Lowest observed foraging temperature - Page 3
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  1. #41
    Join Date
    Aug 2014
    Location
    England, UK
    Posts
    1,973

    Default Re: Lowest observed foraging temperature

    I don't know if this qualifies as ,'foraging' - but having cut-up a block of fondant I'd left it's cardboard box (onto which the fondant had been weeping some excess sugar syrup) on top of a hive. Next morning, after a sharp frost, I noticed that a handful of bees were licking that cardboard so, just out of curiosity, I placed a small amount of 2:1 out for them. This is what soon resulted:



    I then removed the sugar-soaked cardboard, but not before word of the 'gold-mine' had already reached one or two hives:



    The air temperature at the time was 4.1 deg C (39F), with clear but 'cold' January sunshine.

    The following two days, yesterday and this morning, temperatures have been slightly higher, but the weather has been misty and overcast, without clear sunshine - no bees have been flying.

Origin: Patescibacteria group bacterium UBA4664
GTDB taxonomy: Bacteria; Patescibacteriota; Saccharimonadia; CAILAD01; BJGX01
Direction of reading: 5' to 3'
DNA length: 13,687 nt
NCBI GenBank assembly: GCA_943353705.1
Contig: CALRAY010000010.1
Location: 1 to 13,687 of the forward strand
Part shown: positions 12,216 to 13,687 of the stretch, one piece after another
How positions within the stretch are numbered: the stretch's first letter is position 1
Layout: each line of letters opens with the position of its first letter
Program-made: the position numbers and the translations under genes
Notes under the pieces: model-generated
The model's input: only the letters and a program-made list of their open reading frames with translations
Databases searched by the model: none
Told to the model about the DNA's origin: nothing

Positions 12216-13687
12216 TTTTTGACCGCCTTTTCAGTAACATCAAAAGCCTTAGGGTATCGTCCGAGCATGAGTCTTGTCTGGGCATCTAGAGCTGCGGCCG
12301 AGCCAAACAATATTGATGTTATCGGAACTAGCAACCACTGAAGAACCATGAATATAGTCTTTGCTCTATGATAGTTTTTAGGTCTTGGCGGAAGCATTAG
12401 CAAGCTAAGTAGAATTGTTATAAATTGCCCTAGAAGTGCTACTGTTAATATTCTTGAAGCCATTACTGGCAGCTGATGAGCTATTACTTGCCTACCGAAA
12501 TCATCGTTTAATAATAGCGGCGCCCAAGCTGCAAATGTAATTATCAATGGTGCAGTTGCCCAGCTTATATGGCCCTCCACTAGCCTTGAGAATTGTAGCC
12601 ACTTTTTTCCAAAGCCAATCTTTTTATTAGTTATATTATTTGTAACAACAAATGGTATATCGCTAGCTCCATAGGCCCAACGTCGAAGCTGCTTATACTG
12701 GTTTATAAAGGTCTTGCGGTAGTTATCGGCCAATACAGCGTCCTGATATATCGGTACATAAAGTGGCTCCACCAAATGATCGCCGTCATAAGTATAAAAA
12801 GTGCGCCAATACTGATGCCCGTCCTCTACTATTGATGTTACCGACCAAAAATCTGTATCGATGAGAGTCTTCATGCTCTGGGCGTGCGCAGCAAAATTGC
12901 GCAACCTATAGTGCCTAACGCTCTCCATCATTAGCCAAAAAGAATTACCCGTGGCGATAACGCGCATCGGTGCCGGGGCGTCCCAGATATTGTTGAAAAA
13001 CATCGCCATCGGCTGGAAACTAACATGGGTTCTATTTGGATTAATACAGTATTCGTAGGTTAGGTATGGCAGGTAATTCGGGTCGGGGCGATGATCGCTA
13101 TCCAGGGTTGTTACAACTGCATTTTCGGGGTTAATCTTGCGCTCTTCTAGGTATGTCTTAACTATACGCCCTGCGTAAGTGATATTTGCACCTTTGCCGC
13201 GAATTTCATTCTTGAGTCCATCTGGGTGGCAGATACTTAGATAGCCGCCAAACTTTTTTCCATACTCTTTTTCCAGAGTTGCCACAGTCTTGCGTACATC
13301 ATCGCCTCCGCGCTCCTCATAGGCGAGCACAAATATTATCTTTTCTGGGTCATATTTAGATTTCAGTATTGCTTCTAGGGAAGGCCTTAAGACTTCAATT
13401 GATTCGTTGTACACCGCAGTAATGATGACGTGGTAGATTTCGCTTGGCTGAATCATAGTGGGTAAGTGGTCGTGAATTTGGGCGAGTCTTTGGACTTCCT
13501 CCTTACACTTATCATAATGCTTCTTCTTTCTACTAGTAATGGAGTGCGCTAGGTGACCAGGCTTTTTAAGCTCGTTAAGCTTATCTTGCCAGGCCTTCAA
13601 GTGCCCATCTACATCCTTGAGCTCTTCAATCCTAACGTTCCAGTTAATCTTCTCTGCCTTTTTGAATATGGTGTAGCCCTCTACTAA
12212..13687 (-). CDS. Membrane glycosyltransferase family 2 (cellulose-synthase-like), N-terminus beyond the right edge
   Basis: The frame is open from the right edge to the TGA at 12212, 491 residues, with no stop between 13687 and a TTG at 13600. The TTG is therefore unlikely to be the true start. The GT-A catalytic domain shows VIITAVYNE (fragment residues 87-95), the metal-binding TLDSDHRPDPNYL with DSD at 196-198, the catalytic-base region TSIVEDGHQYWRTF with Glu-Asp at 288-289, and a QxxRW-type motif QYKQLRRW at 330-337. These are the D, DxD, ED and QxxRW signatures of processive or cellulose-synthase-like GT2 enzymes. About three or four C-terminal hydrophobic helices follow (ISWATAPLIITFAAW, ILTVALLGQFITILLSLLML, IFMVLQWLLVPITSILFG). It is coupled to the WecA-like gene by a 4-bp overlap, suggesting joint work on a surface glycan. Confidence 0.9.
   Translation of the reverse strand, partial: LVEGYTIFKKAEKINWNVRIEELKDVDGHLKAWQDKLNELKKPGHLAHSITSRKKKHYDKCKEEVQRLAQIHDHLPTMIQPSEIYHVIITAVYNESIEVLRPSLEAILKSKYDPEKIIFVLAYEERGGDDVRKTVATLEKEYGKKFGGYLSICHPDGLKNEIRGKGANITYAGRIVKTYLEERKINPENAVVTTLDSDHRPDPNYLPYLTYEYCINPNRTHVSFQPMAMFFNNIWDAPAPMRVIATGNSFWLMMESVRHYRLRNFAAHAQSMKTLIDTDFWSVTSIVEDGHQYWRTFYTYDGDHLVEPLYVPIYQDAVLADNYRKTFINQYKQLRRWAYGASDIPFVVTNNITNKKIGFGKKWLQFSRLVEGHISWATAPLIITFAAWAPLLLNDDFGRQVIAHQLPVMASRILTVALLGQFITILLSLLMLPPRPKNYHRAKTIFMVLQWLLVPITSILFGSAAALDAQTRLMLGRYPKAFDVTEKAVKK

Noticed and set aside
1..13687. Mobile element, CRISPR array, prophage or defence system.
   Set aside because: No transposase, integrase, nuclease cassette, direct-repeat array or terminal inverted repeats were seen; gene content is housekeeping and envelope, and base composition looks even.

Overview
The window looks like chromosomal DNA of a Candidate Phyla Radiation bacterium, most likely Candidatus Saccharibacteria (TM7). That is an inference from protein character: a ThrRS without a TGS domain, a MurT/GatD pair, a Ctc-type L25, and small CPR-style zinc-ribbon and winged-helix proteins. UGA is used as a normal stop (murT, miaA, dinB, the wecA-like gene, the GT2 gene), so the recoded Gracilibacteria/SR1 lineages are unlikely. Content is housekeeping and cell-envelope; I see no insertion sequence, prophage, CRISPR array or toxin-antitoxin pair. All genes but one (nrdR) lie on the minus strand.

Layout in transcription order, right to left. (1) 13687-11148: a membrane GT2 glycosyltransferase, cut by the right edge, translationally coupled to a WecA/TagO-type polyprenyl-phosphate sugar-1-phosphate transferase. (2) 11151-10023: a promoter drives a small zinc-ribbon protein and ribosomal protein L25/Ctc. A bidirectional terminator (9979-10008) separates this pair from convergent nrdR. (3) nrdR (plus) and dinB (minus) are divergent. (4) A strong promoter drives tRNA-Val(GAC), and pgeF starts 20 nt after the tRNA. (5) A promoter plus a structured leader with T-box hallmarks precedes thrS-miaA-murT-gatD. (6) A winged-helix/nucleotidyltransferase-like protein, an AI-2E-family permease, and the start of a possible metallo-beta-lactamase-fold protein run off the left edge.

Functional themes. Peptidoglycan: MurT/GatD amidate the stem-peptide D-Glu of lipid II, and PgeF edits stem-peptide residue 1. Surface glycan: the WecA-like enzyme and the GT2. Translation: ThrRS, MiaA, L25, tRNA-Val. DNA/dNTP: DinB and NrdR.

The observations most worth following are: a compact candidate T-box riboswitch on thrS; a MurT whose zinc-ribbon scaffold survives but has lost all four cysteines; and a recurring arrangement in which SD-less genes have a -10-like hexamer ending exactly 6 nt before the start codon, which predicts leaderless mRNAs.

LJ
    A Heretics Guide to Beekeeping http://heretics-guide.atwebpages.com/

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  3. #42
    Join Date
    Dec 2010
    Location
    Ojai, California
    Posts
    2,643

    Default Re: Lowest observed foraging temperature

    Saw some in the manzanita this morning at 38 degrees F. WOW! Them's good bees.

  4. #43
    Join Date
    Jan 2005
    Location
    Hamilton, Alabama
    Posts
    3,070

    Default Re: Lowest observed foraging temperature

    As others noted, bees will forage down to about 35F and I have seen them doing so a few times. It is always in bright sunshine with little or no wind.

    I concluded from all of that that bees do not always go home every night.
    This behavior is well documented with some bees spending the night usually near flowers on which they are foraging. Regarding bees foraging by moonlight, this has been observed a few times and appears to be a genetic trait. Even though Russell advertised bees as "moonbeams", I too suspect it was just snake oil. His description stated that they foraged earlier and later than most bees though still during daylight.
    NW Alabama, 50 years, 20 colonies and growing, sideliner, treatment free since 2005, 14 frame square Dadant broodnest

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